Most mornings, day laborer Guillermo Perez heads to the Home Depot near MacArthur Park to look for work. If he's lucky, he brings home $100.
Last week, Perez gave up the prospect of a paycheck one morning to volunteer at a local elementary school. For five hours, beneath a dark sky that threatened rain, Perez and other workers raked soil and trimmed trees in a garden where students are growing tomatoes, zucchinis and peppers.
Workers have been volunteering at Evelyn Thurman Gratts Elementary School in Westlake to highlight their contributions to the city after Los Angeles Mayor Eric Garcetti slashed funding for the city's day laborer centers in his proposed budget for next year.
The nonprofits that run the seven centers, which connect workers with temporary construction, landscaping and other jobs and provide training to protect them from exploitation, say they cannot survive on the $250,000 Garcetti has earmarked for their programs.
"We're trying to convince them that this isn't just a charity program," said Tessie Borden of the Central American Resource Center, which runs a job center near the Home Depot. "We're a part of the community, and we're a resource. We're not just taking from the city."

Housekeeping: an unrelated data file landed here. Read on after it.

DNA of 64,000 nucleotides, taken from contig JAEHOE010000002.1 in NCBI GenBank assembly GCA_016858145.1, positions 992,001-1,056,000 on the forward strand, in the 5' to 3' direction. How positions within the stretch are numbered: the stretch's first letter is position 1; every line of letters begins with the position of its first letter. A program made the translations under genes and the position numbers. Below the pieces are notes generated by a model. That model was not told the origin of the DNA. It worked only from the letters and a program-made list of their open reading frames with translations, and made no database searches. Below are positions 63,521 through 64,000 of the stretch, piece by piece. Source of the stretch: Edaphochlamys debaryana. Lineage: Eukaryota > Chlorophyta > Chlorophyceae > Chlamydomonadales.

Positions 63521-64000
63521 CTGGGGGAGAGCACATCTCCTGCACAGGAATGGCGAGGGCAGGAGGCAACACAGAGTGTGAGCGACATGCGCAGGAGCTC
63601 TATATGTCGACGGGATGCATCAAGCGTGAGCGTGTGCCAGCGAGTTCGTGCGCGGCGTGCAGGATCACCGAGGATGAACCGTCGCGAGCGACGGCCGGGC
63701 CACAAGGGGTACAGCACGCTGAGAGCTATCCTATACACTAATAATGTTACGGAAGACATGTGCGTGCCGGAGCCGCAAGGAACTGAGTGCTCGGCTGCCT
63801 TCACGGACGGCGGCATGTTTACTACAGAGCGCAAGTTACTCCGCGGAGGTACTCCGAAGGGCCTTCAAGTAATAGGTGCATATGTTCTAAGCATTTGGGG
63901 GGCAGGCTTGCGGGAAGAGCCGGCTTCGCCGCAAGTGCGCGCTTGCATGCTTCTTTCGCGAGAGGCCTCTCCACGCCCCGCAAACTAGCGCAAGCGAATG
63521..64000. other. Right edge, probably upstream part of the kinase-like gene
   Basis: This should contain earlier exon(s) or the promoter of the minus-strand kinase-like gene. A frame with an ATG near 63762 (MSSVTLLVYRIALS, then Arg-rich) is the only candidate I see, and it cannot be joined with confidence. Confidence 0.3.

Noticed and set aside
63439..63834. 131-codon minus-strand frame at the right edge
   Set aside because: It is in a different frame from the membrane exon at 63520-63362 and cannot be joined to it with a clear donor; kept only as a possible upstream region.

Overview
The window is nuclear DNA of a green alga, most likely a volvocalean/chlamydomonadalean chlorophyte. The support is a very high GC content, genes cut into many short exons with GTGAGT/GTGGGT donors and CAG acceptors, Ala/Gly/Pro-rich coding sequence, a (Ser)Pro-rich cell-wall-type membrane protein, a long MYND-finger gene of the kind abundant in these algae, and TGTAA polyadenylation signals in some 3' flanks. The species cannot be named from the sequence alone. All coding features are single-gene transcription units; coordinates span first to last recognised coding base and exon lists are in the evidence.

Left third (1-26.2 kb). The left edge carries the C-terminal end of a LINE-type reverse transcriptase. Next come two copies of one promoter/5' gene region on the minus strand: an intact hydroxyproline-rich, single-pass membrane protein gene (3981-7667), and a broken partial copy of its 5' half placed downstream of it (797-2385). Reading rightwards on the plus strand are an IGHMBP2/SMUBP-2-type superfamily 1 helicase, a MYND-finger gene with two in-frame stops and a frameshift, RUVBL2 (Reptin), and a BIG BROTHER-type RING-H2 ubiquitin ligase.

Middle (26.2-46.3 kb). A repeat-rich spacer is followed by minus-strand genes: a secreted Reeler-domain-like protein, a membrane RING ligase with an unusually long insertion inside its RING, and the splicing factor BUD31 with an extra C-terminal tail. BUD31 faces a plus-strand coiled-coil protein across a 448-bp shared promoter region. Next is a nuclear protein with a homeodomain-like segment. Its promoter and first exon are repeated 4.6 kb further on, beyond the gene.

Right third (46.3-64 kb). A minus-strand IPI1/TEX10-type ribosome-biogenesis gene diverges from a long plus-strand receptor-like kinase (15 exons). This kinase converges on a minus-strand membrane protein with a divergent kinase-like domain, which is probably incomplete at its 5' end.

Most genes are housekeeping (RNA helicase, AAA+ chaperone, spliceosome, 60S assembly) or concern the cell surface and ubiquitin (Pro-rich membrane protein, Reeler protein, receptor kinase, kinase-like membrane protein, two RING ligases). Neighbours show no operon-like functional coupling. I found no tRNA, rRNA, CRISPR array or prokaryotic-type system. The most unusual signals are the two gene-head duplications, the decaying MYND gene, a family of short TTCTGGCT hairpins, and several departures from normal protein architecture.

The day labor centers were once supported by about $1 million in annual federal community development grants. That funding dried up, forcing several centers to temporarily close last year and the city to step in and help.
The city spent about $700,000 on the centers in 2014-15. Garcetti, who has put investment in public safety at the center of his budget, wants to reduce that by about half a million dollars next year.
Public subsidies for job centers have sparked controversy in the past, with advocates for tougher immigration enforcement arguing that the centers legitimize a black-market economy.
About 30 workers started volunteering at the Westlake elementary school a couple of months ago, building planters for the garden and showing students how to yank weeds. Principal Maria Butler said the students are growing vegetables to connect them to their science lessons.
The garden is a rare patch of green in one of the city's poorest and densest neighborhoods. Few of the school's students have spent much time in nature, Butler said. "They know that vegetables come from the store, but they don't know that before the store it comes from a farm."
Perez, 51, who came to the U.S. from Mexico in 1974, said it had been fun teaching the children "that plants breathe and drink water, just like we do."
He said his work in the school garden was an opportunity to show thanks. Perez became a U.S. citizen under a 1986 amnesty law and has several adult children.
"I've gotten a lot from this country in 40 years," Perez said. "I want to give a little back."
Wiping his brow after an hour of dusty work, Perez said he was there not only to help the vegetables grow, but also the students.
"These kids are the new generation of this country," he said. "They will contribute one day, the same way these plants bear fruit."